The Way I See It

Archive for the ‘tibet’ Category

Happy New Year! Tashi Delek!

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Ringha Prayer Flags

Ringha Prayer Flags

Happy New Year, everyone! The Tibetans have a greeting, “Tashi Delek”. It means auspiciousness and wellness. I wish you many Tashi Deleks. May 2012 bring you much laughter, prosperity and health.

Photog Notes
1/10 second, f/27, ISO 400. I made this image at the Ringha Monastery, one of the most sacred places that I’ve ever been to. We arrived in the late afternoon. It was deafeningly silent, save for the gentle whispering of the wind in the trees and the flapping of the prayer flags, as they released their messages to the heavens. To help convey the feeling of the place, I decided to try to capture the motion and whirls of colors about me.

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December 31, 2011 at 6:45 pm

Gyalthang

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Stupa

Stupa

Gyalthang, also known as Zhongdian or Shangri-la, sits in the ancient Kingdaon of Kham, on the Tibetan Plateau. Geographically, it is located in northern Yunnan province, almost on the border with Sichuan. Although under Chinese rule, the region is predominantly Tibetan, with a small population of Han Chinese and other ethnic minorities.

Had things gone according to plan, I would have spent today flying home from a visit to Gyalthang. But the trip was canceled at the last minute and I ended up being able to spend Thanksgiving at home, something that I am extremely thankful for. These images are from September, on a prior trip.

Pilgrims

Pilgrims

Photog Notes
I made these images under some pretty difficult lighting conditions. Stupa was taken in the afternoon, under a bright blue sky with puffy white clouds and strong directional light. The shot was made in the shadow-strewn square, resulting in a bright sky and dark architectural details. In processing, I applied a generous amount of lightening to bring out the beauty in the colors and decorative details. Pilgrims, on the other hand, was shot under a gray, overcast sky right after an afternoon storm. The dull lighting resulted in a rather flat image. To counter this, I applied a teeny bit of Orton effect to give the tones a kick as well as to add a bit of depth. Overall, both images took a bit of work but I’m pretty pleased with the results. They help reflect the colorfulness and vibrancy of life in Gyalthang.

 

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November 27, 2011 at 7:07 pm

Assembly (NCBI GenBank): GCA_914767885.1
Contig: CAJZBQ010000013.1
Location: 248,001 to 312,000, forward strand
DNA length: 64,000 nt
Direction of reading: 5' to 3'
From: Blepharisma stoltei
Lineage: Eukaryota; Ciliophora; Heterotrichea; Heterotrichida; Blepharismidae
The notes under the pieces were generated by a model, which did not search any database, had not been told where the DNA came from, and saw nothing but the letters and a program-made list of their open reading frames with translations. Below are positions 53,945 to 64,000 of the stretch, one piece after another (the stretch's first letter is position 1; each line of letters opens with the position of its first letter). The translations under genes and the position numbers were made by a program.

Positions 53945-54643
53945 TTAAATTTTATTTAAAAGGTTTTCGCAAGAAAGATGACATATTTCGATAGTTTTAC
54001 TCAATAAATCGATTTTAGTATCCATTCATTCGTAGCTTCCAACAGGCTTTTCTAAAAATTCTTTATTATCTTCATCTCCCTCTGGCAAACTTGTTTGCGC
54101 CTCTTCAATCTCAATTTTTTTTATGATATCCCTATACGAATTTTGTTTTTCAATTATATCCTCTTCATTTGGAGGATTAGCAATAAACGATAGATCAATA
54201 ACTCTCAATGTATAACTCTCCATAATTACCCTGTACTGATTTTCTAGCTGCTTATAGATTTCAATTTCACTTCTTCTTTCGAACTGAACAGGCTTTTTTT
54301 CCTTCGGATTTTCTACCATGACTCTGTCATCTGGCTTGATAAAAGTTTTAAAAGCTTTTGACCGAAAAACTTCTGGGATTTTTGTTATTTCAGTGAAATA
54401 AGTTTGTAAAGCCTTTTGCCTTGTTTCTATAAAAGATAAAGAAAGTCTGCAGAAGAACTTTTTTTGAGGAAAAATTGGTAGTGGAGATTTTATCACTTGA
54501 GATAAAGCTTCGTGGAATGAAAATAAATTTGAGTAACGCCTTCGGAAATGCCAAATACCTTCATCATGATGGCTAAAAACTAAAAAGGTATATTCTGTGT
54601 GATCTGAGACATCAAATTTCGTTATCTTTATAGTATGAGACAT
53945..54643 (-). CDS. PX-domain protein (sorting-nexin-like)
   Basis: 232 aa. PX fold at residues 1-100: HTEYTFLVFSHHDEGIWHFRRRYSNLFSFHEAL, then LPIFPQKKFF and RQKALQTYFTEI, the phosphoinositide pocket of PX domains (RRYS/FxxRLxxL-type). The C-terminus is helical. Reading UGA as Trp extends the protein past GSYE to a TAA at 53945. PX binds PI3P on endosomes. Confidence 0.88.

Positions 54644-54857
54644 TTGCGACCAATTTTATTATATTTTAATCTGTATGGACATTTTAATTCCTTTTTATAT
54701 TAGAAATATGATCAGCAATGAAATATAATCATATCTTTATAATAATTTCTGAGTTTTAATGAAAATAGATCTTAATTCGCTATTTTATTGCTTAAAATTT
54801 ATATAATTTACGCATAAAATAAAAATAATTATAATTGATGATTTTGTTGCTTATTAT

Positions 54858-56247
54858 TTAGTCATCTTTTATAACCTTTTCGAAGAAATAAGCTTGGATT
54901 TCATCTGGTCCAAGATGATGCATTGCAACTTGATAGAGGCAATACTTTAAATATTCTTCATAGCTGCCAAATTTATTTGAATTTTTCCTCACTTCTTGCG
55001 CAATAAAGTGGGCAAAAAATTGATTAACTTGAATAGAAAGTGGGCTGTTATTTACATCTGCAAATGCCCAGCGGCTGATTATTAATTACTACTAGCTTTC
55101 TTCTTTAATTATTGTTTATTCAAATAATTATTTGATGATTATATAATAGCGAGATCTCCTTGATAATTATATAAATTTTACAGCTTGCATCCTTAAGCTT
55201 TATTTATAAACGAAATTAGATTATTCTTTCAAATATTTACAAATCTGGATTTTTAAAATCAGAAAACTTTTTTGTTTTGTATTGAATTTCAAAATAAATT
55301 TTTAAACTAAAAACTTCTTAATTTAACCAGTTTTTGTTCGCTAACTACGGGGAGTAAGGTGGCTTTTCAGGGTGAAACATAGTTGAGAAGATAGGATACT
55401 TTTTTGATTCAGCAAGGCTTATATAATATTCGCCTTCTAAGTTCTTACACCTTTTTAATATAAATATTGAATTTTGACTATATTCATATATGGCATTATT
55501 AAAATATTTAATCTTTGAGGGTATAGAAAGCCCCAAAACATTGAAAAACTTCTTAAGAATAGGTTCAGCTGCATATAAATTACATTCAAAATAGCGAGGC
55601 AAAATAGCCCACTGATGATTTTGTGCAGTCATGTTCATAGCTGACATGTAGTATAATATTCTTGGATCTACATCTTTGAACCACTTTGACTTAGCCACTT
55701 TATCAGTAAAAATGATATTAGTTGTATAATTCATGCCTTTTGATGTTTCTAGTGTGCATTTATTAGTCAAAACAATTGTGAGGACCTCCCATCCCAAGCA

Pilgrimage

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Pilgrimage

Pilgrimage

Sitting amidst a high-country pine forest on the Tibetan Plateau, the Temple of the Five Wisdom Buddhas is regarded as one of the most sacred of locations for Kham Tibetans. The temple dates back seven hundred years. Devotees come from throughout the region to pray for good health and to be blessed with children. To raise their karma, they release chickens and other animals previously slated for slaughter and afterward, they walk clockwise around the grounds in meditation.

We got to Ringha late in the afternoon. As we made our way in, the wind whispered amidst the trees and stupas as the flags that seemed to adorn everything flapped gently in the wind, releasing their mantras and prayers to the heavens. In the waning sunshine, we made our way around the hill, stopping now and then to take in the view but mainly, we walked in silence, in awe of the sacredness of the place.

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July 10, 2011 at 11:22 pm

Facetime

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November 11, 2010 at 4:34 pm

On The Way To Kangding

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I made these images on our way into Kangding, the last Khampa/Tibetan town on our itinerary. Beyond Kangding, we were to journey to Chengdu, from where we would leave the region. “Here we can see some blue sky. Later on, we cannot see.” said Sonam, our guide. Because of what we witnessed as we made our way to the big city, these words have resonated with me since.

 

On the way to Kangding

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November 8, 2010 at 11:37 pm

Sichuan Landscape

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Sichuan Landscape